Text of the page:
Stranger Days #45: Thinking About White Supremacy and Learning About Black Identity

Estimated Reading Time: 5 minutes

Welcome to stranger days--my blog series exploring daily life, challenges in times of the COVID-19 pandemic, and just sharing insights or thoughts about how to make it through these days.  

Book Cover - James Baldwin - Blues for Mister Charles
We all know that I like to read and if you don't know that, then this is your first time visiting this blog or you REALLY haven't been paying attention.  Even in this Stranger Days series, I've dedicated at least 6 books to books that I have read.  Now earlier, I shared things that I was reading that connected to this experience such as some interesting science-fiction that I had recently completed or some other interesting science-fiction and fantasy that I had completed. I shared about The Mysteries of the Motel, The Complete Etchings of Goya, and the challenges of reading Little Nemo in Slumberland. I also ordered you to read Scalzi's Interdependency Trilogy (have you yet?  what are you waiting for!).  

But I want to continue a bit of the conversation that I started in Little Nemo in Slumberland because several other books that I've read in the last month also focus on issues of race, gender, and US (and even global) culture. I'm going to discuss them in order of reading them as I feel that's the best way to make sense of them.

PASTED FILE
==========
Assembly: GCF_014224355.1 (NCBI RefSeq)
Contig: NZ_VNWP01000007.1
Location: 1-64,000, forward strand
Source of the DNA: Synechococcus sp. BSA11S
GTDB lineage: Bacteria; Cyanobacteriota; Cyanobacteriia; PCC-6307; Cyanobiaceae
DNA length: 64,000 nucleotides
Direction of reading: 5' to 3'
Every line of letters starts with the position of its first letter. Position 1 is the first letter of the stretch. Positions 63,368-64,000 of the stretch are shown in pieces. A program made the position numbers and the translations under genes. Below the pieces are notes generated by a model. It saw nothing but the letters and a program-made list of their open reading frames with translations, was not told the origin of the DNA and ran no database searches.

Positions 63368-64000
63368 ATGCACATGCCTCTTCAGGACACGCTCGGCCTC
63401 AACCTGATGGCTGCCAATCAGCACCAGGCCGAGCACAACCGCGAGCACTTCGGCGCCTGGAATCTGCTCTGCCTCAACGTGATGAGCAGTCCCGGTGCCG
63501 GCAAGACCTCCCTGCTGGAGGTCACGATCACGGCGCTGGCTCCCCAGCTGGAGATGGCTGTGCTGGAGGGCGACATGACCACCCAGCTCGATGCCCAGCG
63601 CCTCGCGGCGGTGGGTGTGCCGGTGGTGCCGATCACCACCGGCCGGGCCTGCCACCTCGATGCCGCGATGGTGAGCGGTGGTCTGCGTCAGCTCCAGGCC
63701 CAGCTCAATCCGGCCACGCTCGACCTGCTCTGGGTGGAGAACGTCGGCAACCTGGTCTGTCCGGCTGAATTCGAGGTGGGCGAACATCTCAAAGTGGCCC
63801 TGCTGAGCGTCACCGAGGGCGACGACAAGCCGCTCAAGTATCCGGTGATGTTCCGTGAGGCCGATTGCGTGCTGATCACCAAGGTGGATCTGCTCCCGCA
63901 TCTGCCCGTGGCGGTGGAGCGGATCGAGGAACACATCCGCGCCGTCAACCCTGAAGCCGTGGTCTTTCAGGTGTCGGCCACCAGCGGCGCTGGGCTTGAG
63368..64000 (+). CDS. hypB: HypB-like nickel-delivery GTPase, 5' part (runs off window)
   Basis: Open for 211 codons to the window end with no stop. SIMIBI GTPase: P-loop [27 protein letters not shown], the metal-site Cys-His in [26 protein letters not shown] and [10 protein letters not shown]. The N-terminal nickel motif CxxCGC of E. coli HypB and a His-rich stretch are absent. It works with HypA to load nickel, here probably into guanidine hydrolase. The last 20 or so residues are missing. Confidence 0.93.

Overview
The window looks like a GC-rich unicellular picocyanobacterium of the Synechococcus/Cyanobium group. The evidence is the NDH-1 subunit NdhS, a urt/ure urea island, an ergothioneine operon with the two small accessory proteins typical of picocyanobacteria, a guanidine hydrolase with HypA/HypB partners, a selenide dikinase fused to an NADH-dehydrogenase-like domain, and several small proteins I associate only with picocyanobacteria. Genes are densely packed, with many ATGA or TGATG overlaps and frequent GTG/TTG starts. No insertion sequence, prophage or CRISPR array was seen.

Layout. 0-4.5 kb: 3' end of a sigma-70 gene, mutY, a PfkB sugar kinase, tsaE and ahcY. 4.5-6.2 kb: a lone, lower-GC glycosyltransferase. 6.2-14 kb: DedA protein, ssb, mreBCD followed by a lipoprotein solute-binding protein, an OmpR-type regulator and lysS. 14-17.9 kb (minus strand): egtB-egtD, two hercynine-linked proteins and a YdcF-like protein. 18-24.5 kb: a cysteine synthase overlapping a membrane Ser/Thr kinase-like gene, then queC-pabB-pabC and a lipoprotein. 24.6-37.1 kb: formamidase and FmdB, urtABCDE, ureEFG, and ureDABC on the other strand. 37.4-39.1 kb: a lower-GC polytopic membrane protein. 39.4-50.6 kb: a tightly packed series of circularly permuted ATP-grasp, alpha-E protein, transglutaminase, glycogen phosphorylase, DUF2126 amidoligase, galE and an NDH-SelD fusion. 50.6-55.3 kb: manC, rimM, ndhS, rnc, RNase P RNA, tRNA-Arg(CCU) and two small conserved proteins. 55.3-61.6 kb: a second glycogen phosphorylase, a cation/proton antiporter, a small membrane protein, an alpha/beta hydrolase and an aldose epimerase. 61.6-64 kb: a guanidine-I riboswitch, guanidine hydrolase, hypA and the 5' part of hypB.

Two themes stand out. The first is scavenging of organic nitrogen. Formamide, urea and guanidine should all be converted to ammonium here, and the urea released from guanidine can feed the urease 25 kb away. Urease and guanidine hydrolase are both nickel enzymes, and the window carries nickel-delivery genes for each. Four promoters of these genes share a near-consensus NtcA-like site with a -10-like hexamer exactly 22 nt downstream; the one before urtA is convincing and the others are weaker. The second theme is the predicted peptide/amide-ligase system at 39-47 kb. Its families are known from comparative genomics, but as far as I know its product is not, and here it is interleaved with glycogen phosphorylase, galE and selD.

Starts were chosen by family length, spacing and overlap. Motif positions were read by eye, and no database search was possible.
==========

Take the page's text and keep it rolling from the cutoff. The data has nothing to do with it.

Begin Again: James Baldwin's America and Its Urgent Lessons for Our Own by Eddie S. Glaude Jr.

There's a lot here in this book that I have to revisit--especially after reading the following books (Note: I did not set out to intentionally read these books per se but they were all in my orbit). This feels a bit like a retrospective on Baldwin, his work, and his disenfranchisement with America's chance to actually and intentionally resolve its white supremacist past.  Glaude connects that disaffection with how and why the Republics accepted and uphold a racist populist such as Trump.  The book serves as a powerful reminder that the past is always with us and without reflecting and acknowledging it, we often perpetuate past injustices.   

Meridian by Alice Walker

Book cover to Meridian by Alice Walker
Reading this book reminded me that I need to read more of Alice Walker. The titular character, Meridian navigates the Civil Rights movement, relationships, and her own body in this novel set in the late 1960s. The plot-at times, chronologically shifting--explores her escaping adolescence, finding meaning during college (but not necessarily at college), and navigating relationships through the lenses of race and sex. She, a black man named Truman, and a white woman, named Lynne seem to circle each other with a larger commentary from Walker about the problems and limitations of the Civil Rights Movement at this time.  In some ways, this book captures some of the disappointment that Baldwin experiences and considers in Glaude's book, so to pick it up right after reading Glaude, felt like a strange extension.  

Ain't I a Woman by bell hooks